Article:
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Intro to Finite Element


Modeling & COMSOL
(a mini-course)
CEE-268, Winter 2006
By Michael Cardiff
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What is a model?
Straight from the OED:

a system or thing used as an example to
follow or imitate - a simplified description,
especially a mathematical one, of a system or
process, to assist calculations and
predictions.
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What is a numerical model?
A model which estimates the solution to a hard
problem (usually a set of PDEs) through
numerical approximations.
A finite-difference example
2
2
2
=
c
c
x
y
0 ) 1 (
0 ) 0 (
=
=
y
y
x = 0
y = 0
x = 1
y = 0
?
Analytical Solution:
1. Integrate the
expression using
calculus tricks

2. Plug in BCs to get
values for integration
constants
A finite-difference example
2 ) ( ' '
2
1 2 3 5 . 1 5 . 2
) (
2 ) ( ' ) ( '
2
= ~ ~
A
+
A

x
y y y
x
x y x y
x y
x
y y
x y
A

~
1 2
) ( '
5 . 1 x
y y
x y
A

~
2 3
) ( '
5 . 2
x
4
x
0
x
1
x
2
x
3

x A
?
Numerical Solution:
1. Approximate
derivatives using
numerical tricks

2. Write all equations into
a single matrix and
solve.
A finite-difference example
0 ) (
0 ) (
) ( 2 2
... 1
1 1
0 0
2
1 1
= =
= =
A = +
=
+ +
+
n n
i i i
x y y
x y y
x y y y
n i f or
(
(
(
(
(
(

A
A
A
A
=
(
(
(
(
(
(

(
(
(
(
(
(

2
2
2
2
1
2
1
) ( 2
) ( 2
...
) ( 2
) ( 2
...
2 1
1 2 1
. . .
1 2 1
1 2
x
x
x
x
y
y
y
y
n
n
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When should we use numerical
methods?
Necessary Assumptions for the methods we
have studied so far:

2-D problems, in plan view generally
Horizontal-only flow (Dupuit-Forchheimer
assumption)
Isotropic, homogeneous domain
Steady-state conditions (no change in time)
Darcys law applies in the full domain

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When should we use numerical
methods?

To get approximate solutions to problems that
cannot be solved analytically, for example:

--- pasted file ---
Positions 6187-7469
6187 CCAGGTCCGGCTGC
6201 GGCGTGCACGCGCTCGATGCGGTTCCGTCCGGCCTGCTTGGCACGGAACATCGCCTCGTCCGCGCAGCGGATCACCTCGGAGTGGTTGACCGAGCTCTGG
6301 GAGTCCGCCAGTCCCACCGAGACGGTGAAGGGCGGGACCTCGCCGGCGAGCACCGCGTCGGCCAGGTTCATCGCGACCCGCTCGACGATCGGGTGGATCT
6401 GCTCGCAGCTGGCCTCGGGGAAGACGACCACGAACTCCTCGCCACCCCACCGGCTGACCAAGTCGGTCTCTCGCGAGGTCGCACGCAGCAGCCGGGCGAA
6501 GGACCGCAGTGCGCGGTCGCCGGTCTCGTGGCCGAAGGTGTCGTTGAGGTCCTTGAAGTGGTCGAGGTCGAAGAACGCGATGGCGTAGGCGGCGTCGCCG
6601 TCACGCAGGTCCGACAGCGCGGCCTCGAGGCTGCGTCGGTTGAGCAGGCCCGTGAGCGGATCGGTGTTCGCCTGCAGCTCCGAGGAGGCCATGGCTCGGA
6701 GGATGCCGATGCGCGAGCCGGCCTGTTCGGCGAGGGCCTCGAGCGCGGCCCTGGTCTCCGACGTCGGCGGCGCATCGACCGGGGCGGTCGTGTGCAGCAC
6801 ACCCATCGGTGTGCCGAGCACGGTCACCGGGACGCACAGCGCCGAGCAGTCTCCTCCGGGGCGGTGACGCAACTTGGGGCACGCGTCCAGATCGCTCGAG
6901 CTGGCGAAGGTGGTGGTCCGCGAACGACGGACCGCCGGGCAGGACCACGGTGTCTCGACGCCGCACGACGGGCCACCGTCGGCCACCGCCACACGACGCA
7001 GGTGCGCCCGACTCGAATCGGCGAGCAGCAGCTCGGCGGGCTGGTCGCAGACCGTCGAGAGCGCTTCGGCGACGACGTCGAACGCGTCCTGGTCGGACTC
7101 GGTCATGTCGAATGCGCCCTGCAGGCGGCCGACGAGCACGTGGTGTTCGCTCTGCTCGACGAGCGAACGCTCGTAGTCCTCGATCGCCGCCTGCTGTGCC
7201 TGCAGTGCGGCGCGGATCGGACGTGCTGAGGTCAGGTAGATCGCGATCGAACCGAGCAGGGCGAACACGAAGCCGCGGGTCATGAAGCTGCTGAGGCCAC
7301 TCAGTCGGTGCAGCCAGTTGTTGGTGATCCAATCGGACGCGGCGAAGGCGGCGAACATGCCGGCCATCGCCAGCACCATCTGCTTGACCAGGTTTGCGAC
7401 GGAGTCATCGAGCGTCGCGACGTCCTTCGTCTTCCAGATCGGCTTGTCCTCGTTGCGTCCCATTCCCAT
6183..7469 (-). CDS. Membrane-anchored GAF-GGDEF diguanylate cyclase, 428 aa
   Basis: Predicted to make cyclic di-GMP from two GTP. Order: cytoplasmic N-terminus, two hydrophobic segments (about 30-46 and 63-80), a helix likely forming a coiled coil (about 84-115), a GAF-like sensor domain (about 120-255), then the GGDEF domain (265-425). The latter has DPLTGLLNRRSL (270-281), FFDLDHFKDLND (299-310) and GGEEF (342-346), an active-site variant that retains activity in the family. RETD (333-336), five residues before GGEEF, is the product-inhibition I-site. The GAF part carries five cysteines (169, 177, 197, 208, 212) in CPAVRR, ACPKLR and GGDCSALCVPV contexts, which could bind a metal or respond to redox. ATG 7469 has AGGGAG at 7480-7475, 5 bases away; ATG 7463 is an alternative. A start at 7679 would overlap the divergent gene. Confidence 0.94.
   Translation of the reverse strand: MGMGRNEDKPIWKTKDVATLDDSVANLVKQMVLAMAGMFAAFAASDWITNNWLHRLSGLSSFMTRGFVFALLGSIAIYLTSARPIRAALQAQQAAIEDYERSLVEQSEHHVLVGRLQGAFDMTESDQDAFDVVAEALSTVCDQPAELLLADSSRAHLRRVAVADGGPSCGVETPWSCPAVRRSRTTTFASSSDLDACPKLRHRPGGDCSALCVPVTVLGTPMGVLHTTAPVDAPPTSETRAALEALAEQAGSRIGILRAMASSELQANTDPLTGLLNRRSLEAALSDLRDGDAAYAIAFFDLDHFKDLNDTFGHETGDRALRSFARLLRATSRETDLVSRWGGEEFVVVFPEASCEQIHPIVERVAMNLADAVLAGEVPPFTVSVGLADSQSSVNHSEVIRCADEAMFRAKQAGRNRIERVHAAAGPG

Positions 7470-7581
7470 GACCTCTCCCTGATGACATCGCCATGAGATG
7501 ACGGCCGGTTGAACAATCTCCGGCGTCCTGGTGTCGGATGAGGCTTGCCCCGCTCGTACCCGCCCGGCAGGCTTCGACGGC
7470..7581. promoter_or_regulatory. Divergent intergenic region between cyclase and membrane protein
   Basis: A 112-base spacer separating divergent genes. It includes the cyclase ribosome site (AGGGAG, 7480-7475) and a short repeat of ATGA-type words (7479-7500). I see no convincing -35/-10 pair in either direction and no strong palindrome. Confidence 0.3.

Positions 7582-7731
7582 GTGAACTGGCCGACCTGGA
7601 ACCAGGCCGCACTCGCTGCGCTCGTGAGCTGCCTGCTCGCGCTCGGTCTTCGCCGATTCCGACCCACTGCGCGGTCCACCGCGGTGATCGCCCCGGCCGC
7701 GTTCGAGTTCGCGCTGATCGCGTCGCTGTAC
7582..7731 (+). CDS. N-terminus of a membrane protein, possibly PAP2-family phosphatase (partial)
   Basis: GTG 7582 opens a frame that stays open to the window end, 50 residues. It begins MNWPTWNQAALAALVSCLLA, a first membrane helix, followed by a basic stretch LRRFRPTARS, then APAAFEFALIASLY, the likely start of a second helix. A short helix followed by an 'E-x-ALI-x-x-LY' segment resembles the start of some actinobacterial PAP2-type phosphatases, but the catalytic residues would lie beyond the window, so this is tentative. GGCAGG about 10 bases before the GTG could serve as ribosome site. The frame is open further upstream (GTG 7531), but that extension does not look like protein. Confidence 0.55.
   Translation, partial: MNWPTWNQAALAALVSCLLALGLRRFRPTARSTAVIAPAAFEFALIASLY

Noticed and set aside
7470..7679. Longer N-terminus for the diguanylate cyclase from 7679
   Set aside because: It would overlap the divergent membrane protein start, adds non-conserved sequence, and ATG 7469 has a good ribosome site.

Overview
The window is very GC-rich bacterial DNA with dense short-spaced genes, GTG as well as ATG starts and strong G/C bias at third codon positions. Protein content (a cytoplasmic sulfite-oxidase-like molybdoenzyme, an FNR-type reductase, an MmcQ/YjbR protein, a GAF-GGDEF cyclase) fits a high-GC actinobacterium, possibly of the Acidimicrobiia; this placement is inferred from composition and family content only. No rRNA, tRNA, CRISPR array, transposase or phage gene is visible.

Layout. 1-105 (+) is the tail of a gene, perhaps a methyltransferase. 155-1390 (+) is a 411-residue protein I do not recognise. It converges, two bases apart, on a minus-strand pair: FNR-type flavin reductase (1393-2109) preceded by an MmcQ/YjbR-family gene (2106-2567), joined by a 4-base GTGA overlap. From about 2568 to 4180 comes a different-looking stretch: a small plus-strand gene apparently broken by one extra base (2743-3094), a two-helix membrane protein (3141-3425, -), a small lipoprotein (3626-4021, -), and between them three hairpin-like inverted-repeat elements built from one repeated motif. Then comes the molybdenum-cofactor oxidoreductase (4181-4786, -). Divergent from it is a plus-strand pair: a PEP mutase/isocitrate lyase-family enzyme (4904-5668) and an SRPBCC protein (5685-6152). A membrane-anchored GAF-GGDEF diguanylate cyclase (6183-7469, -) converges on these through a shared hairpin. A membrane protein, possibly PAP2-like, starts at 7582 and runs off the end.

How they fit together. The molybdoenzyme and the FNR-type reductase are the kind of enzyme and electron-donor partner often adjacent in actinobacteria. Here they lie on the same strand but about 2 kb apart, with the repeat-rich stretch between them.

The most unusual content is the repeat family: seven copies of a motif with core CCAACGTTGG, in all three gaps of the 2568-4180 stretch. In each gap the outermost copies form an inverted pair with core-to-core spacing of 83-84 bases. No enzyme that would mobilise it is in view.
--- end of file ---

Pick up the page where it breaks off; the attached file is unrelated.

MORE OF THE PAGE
o Problems with complicated geometries and/or boundaries
o Problems with difficult to solve PDEs

To test the applicability of a simple rule under a
variety of conditions (for example, the Ghyben-
Herzberg relation)

To verify the correctness of an analytical solution
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Issues to Remember
It may take a long time to get your
solution (or you may get a lack of
convergence!)
When/if you get a solution, it is only an
approximate solution.
The solutions may be highly dependent
on the data you give to COMSOL
(anisotropy, heterogeneity, etc)
Your data has errors.
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COMSOL
Based on the Finite Element (FE) Method

(+) FE can handle complex geometries and boundary
conditions with ease. FD is basically restricted to
rectangular shapes.

(+) FD only tries to minimize error at discrete points, whereas
FE tries to minimize the error over the entire element (line
segments in 1-D, triangles in 2-D)

() The mathematics behind FE are more involved than FD.
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COMSOL
COMSOL
Geometry (CAD)
PDE Definition
Discretization
PDE Solution
Post-Processing
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COMSOL Geometry
Two options:
Simple UI for 1-D, 2-D,
and 3-D
Points, lines, planes,
circles, etc.
Object mathematics,
scaling, rotation,
reflection
Extrusion / Revolving
in 3-D
Import from standard
CAD software
VRML, dxf

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COMSOL PDE Definition
Pre-defined
physical PDEs
(coupled
through multi-
physics)

OR

General PDE
solution mode
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COMSOL PDE Definition
Define parameter values within
each shape (subdomain)
Hydraulic conductivity in
aquifer

Define boundary conditions
Head at specified boundary

Define known values at points
Known extraction rate at
point-source well

Couple physics as necessary
Solute transport
(advection/diffusion equation)
coupled to fluid velocity
(Darcys Law or N-S equations)

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COMSOL Discretization
Automatic Meshing Options:

Element shape
(triangular, square)

Element type (Linear,
Quadratic, Cubic)

Mesh parameters (rate of
element growth, mesh
size sensitivity)

Advanced: moving
meshes / automatic
refinement
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COMSOL PDE Solving
Options:

Transient (time
dependent) or Stationary
(steady state) solving

Great assortment of FE
algorithms
UMFPACK, GMRES,
Multi-grid, Conjugate
Gradient

Can solve individual parts
of problems, store
solutions, or iterate
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COMSOL Post-Processing
For any given physics, many
variables will be output
Example: Darcys law will
have head, velocity,
pressure as output

Variety of standard
visualizations:
Surface, contour,
streamline, arrow, and
animated plots

Further analysis:
Subdomain / boundary
integration
Cross-sectional plots
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COMSOL
Compared with other methods of modeling:

(+) Relatively easy to use graphical interface

(+) Uses state-of-the-art solvers and optimizers. Runs well on a
suitably-equipped (lots of RAM) desktop PC.

() Lots of default options / hidden parameters

() Interface changes based on what type of physics you are
solving for. Multiphysics gets even more cumbersome.